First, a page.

Bolaños met Brian Del Rosario at Lion Fight 14 for his pro debut and proved he was ready for the big leagues in dramatic fashion. The fight ended with a huge spinning back elbow that landed on the face of Del Rosario, opening a cut that stopped the fight by TKO. Bolaños thanked his trainer and his team and took his win with a huge smile and a humble attitude as he moved onto his next training camp.
Since then he’s had 7 professional bouts and some incredible patterns have already started to emerge. The first one and probably the most obvious is what Kevin Ross and rest of the team at CSA like to call the “Hellbow” or the spinning back elbow.
A video posted by @csagym on
The spinning back-elbow is an impressive strike to land in any way, but it’s also a technique that less experienced fighters are inclined to be excited about because it’s flashy. This leads most of these inexperienced fighters to have no set-ups or intelligent uses for the strike at all, they really just wing it and hope it lands.
What makes Gastón’s spinning back-elbow so impressive is that it’s used cerebrally. It’s professional, it’s used technically and he makes this obvious by how many different situations he can use it in. Coming forward, he uses the overhand to set up the spin for the elbow. He interlaces the two strikes together so his opponents never know if the overhand is coming to the face or its being used to peel the defense away, which makes them ripe for the elbow. If the elbow misses he can simply keep spinning with another overhand or straight right and use the momentum he’s created for an impressive display of dominance in combination. With the powerful forward momentum, sometimes he lands inside the clinch. As we can see when he KO’d Caleb Archer, he quickly gets inside, frames the clinch with bicep control and immediately explodes into a vicious spinning elbow that ends the fight.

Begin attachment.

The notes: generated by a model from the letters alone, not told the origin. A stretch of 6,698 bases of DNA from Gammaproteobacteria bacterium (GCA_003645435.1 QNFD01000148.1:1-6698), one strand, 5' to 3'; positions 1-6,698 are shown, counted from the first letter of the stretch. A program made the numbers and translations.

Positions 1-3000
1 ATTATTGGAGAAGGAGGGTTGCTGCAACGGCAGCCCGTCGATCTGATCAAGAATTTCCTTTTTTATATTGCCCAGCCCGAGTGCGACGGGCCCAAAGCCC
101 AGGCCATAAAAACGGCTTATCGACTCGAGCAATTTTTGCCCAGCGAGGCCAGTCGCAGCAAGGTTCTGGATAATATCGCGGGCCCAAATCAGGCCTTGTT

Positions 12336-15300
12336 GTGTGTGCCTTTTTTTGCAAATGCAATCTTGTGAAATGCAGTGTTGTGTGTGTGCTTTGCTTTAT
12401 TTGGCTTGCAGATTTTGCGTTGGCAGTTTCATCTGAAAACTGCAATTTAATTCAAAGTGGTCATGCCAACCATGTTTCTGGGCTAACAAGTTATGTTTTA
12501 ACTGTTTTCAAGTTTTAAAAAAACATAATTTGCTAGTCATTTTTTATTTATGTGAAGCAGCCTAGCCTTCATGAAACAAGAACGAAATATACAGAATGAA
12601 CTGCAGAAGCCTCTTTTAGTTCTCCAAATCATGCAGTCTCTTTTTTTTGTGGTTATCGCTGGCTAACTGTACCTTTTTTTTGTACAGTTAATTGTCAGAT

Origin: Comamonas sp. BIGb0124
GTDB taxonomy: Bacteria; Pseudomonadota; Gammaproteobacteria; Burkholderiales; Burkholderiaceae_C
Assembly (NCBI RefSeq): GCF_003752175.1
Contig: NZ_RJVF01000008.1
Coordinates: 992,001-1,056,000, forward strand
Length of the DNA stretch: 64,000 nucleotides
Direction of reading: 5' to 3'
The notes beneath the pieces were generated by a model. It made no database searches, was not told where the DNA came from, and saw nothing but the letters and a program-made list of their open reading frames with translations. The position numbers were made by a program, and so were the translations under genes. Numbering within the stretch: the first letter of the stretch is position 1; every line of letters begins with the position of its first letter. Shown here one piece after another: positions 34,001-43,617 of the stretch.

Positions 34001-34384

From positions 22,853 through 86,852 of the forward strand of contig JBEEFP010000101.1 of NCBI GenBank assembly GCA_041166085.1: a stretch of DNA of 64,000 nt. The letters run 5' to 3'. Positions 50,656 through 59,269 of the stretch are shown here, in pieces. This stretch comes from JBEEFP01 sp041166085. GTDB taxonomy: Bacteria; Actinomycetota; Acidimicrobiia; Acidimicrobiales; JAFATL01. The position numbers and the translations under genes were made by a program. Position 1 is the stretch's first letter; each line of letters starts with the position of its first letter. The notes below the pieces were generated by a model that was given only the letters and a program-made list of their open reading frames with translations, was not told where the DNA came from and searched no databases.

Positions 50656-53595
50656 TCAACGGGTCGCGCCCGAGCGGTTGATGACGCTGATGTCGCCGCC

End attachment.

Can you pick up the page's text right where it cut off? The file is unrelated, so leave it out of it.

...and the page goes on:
He can also use it moving backward as a counter. This is probably the most impressive use of the strike because it requires expert level timing and composure when an opponent is being the aggressor. In his fifth professional fight he met the veteran, Ben Yelle, who had over 8 times the experience. The Spinning-Elbowlaños caught Ben as he came in with his 1-2 combination in perfect timing right over the top of his straight right hand. The elbow made Ben Yelle do the stanky leg and opened up a huge cut that stopped the fight by TKO.
The spinning back elbow isn’t the only pattern that’s emerged. If I had to classify The Dream Killer in any category of fighter I would place him among the great fighters who fight with a rhythm. As he pushes forward on his opponents, there are stretches of time within his offense that he almost appears to be dancing. As if you placed a single bass beat on each of his shots that land in sequence, they would sound like a DJ mixing a beat. In his zone, he appears to be fully connected to everything around him. His fakes and feints are sewn-in seamlessly with the punching combinations and the powerful leg kicks that make up his arsenal and without which, wouldn’t make the spinning back elbow so dangerous. He mixes up his offense so often that it seems impossible to find a stretch of video where he throws the same string of combos in the same round. He’s unpredictable, fast, creative and technical and he always seems to leave his opponent’s blood on the canvas.
Gastón Bolaños AKA The Dream Killer, AKA The Spinning- Elbowlaños is a WMC South American Champion as a professional, and as an amateur he was a 2x US champion and a Junior World Champion.
His current record is 7-1 as a professional after a terribly decided split decision loss against Khronpet Phetrachapet at Lion Fight 27. He credits his team and his sponsors for his accomplishments so far in the sport. He made it a point to tell me how grateful he is for his coach, Kirian Fitzgibbons, and his training partners like Kevin Ross, Ky Hollenbeck, Gina Carano, Diego Llamas and the rest of the fight team at CSA in Dublin, California for creating such a family atmosphere.
The sponsors that give us the great pleasure of seeing an athlete like Gastón perform are Action Pro Gear, Out Of The Cave for his meal prep, Nutrishop in Dublin, and for the best shorts in the game, Muay Thai Addict.
He also asked me to add a big thank you to Lion Fight for facilitating so many of his fights and giving him the platform he needs to excel.
(EDITOR’S NOTE: Since the writing of this article the IKF has officially overturned Gaston Bolaños split decision loss versus Khronphet Phetrachapet. Therefore, Gaston still retains a perfect record of 8-0. Also, we must add that Gaston did not ask for the bout to be overturned and had nothing to do with that decision as he took the loss with class and never complained about the outcome of the fight. It was the IKF that independently decided to look into the judging of the fight and decided to overturn the decision. )